Kalaupapa view

I realize I’ve only been doing book posts for a while, which may make it seem like I’ve been slacking on my other goals for the year. That’s not totally true (though also not totally untrue). But I have done some cool stuff that I haven’t written about. I think I’ve been procrastinating this particular post, because I still haven’t totally processed the experience. So this will be pretty descriptive rather than meditative.

Kalaupapa is on the island of Moloka`i. It was a Hawaiian settlement, then a “leper colony” — a place where people were ripped away from their families and forced to live because they had contracted what is now properly called Hansen’s disease. It is now a US National Park.

Modern medicine has a cure for Hansen’s disease, and the forced isolation ended in 1969, before I was even born. A (very) few patients remain in residence there; they are quite old and were brought to Kalaupapa as children. Though some of them travel a fair bit now, many of them remain based in the tiny and remote valley because they never really knew any other home.

Warning Sign

Out of respect for the privacy of the remaining patients (who have had their privacy invaded enough for several lifetimes, really), tourists are not allowed into the valley without special permission. There are day tours (through a business owned by one of the patients). We were allowed to hike down because we were sponsored by one of the National Parks Service employees for a weekend stay. We were there to work and to learn.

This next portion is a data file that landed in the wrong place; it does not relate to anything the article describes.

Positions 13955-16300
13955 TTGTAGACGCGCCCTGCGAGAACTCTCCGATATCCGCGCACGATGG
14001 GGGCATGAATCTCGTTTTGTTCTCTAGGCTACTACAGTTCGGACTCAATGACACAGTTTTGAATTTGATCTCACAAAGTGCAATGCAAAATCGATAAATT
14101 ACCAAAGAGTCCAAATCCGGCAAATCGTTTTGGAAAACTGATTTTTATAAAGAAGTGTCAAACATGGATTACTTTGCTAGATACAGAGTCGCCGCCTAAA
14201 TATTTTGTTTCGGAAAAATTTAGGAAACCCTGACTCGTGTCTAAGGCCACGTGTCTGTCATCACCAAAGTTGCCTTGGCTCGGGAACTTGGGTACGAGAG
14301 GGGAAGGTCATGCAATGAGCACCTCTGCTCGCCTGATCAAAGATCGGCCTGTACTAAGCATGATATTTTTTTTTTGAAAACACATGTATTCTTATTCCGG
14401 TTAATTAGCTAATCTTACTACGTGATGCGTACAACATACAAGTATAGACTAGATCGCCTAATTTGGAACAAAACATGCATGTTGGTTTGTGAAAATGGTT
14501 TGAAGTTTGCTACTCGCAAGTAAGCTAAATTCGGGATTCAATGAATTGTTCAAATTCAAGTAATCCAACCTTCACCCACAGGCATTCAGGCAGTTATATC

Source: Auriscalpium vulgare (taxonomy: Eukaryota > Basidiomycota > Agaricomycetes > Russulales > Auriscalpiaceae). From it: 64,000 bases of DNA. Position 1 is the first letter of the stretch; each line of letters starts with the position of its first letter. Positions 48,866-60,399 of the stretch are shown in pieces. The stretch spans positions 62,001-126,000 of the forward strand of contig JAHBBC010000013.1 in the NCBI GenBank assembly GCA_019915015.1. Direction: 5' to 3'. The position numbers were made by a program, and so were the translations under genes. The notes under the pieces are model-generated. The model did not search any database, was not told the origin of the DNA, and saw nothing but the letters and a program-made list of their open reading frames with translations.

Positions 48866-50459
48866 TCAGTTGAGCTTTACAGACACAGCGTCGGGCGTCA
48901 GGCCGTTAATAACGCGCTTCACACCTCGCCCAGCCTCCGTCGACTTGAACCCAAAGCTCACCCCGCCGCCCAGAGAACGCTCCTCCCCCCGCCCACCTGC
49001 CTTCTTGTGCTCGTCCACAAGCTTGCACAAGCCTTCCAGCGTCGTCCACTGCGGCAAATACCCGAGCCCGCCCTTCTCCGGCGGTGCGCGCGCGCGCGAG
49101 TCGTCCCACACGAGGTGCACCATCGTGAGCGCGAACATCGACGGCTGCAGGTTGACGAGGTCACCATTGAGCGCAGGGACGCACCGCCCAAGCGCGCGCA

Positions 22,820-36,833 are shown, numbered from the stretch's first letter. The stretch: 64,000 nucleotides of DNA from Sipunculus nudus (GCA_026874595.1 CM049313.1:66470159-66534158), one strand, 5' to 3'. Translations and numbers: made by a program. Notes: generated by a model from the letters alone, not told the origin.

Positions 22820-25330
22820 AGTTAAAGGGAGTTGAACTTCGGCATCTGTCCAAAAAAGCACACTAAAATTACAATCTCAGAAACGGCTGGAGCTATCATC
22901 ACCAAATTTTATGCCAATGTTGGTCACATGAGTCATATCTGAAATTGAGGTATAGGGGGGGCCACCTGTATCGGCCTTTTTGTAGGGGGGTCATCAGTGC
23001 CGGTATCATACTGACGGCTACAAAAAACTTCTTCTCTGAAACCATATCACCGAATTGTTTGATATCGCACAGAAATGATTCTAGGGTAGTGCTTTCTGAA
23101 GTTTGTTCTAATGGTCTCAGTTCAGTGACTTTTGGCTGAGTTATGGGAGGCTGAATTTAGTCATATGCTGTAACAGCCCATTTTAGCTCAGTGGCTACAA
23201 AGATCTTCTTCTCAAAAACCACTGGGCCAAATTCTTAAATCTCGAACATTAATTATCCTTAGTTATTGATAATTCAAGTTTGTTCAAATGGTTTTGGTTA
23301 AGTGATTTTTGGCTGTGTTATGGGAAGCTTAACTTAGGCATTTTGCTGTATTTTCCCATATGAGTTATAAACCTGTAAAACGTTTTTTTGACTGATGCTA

The hike down is a bit more than three miles on a trail designed for mules. Yes, mules. They have four legs and are much more sure-footed than the average human. They can also, apparently, take pretty big steps (vertically speaking), prefer a weird concrete latticework to either gravel or dirt, and don’t mind walking through large piles of mule poop.

Mule Trail

Luckily, the mules were ending their day trip right as we were starting our hike down. So we just waited for them to come out, and we didn’t have to worry about passing them on the narrow, steep, swtichback-y, and slippery trail. It took me an embarrassingly long time to get down the trail (though I was not, quite, the last person down). I started having weird dizzy spells, which made me go slow and take frequent rests. I’ve always had more trouble hiking downhill compared to up. I thought it was because usually you go up then down on a hike, so you’re going down when you’re already tired. But I wonder if I have a touch of vertigo or something that just makes the downhill more difficult even if you don’t go up first? It’s also possible I was having low blood sugar. When I’m working out, I get very un-hungry, like I don’t want food at all and think I might puke if I eat some. Maybe I need to carry little energy drinks or something to keep the blood sugar up without eating? Anyway, I did (finally!) make it down.